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Actors have dramatic impact on attitudes

Actors do not usually appear at in-service training, but they certainly make an impact.

"The approach was novel," said management studies tutor Bruce Smith. "It was the first time I'd seen that, and because it was different it was very effective."

Ionann Management Consultants' actors, from a variety of ethnic groups, role play work situations to staff. After each sketch, employees discuss the issues in groups of people they do not normally work with.

The day began with a scenario in a staffroom, where lecturers were wondering why they needed to waste time on diversity training when they knew all about it already. This made it clear that the scenarios would deal with everyday issues, said Mr Smith, and most were about attitudes.

Trainers agree that diversity can be a difficult subject. Some of the participants may have had personal and humiliating experiences they find hard to be open about with colleagues. But a play performed by outside professionals can be a good starting point for discussion.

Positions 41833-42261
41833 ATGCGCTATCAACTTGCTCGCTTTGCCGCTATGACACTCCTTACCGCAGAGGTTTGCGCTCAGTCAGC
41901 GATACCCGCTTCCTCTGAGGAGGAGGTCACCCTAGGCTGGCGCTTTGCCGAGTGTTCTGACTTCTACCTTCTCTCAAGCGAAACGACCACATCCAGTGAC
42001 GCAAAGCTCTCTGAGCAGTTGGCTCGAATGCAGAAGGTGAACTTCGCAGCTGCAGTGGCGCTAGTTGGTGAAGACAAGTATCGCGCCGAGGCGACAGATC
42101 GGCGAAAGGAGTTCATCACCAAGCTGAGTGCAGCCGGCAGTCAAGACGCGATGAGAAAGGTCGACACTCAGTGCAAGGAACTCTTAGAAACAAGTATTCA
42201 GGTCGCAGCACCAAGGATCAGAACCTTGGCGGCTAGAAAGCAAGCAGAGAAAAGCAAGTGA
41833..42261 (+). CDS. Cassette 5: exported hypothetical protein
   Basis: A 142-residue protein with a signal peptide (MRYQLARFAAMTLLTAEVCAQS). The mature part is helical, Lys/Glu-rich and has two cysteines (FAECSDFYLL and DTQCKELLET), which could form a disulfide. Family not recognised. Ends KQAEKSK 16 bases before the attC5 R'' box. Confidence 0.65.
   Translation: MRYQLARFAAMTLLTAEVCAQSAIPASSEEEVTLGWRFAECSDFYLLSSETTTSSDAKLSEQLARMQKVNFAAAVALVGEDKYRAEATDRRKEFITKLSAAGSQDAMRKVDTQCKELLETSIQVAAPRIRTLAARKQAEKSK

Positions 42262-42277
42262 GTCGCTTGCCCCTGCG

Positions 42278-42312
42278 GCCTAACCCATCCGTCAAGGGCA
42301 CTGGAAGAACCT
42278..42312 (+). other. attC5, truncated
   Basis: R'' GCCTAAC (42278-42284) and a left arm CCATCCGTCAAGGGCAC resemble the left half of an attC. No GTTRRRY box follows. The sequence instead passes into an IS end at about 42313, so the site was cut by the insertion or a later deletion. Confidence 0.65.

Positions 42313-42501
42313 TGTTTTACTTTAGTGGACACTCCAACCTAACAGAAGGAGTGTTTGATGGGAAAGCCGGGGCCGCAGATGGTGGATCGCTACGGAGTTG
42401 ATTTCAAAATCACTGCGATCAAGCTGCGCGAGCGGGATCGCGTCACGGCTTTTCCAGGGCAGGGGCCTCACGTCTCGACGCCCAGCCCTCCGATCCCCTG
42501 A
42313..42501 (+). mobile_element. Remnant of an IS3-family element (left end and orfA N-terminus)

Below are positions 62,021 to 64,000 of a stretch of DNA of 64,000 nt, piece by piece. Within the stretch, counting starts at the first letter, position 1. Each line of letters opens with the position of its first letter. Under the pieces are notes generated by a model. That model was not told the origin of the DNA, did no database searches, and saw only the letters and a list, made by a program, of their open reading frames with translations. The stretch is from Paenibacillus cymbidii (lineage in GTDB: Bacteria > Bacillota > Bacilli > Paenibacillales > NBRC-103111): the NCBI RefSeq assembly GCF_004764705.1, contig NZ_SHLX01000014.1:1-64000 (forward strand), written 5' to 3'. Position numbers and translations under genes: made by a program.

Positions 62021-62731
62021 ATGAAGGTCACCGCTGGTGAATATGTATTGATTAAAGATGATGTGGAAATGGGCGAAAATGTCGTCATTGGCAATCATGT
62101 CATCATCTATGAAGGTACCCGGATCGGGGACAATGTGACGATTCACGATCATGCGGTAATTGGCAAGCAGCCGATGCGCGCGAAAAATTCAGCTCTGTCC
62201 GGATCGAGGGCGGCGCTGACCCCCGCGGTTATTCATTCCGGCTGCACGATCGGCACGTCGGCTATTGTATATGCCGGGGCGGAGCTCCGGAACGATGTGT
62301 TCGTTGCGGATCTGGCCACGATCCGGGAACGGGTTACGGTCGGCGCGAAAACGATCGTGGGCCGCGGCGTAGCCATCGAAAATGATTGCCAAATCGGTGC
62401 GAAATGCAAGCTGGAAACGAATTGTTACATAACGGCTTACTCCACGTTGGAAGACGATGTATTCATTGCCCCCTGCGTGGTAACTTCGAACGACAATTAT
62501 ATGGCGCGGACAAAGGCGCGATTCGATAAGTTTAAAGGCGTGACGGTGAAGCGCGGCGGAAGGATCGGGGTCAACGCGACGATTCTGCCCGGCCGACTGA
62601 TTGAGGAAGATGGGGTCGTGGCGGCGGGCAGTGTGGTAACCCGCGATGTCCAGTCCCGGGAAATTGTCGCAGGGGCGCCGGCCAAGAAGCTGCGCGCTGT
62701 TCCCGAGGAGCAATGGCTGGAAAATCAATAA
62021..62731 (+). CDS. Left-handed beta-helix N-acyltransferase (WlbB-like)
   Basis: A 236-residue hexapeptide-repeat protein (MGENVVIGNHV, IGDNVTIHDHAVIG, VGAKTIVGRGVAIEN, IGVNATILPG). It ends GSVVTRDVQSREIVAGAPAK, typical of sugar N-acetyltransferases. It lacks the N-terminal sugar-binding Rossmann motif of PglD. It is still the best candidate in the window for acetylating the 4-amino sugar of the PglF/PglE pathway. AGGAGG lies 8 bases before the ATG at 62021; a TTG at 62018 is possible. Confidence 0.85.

"It's a delicate area and people are wary of expressing an opinion," said Mr Smith. "The role-play was very entertaining and it gave everybody common ground. You're not talking about your own experience, so that took some of the sting out of it."

He was also interested in the way Ionann delivered their material. "Most people I've talked to have appreciated it very much. It's made me think about how I'm going to handle these issues as a tutor in class, it's a good way of generating discussion."

The management studies team already use role play, and as a result of the training, Mr Smith is now considering using case studies and videos.

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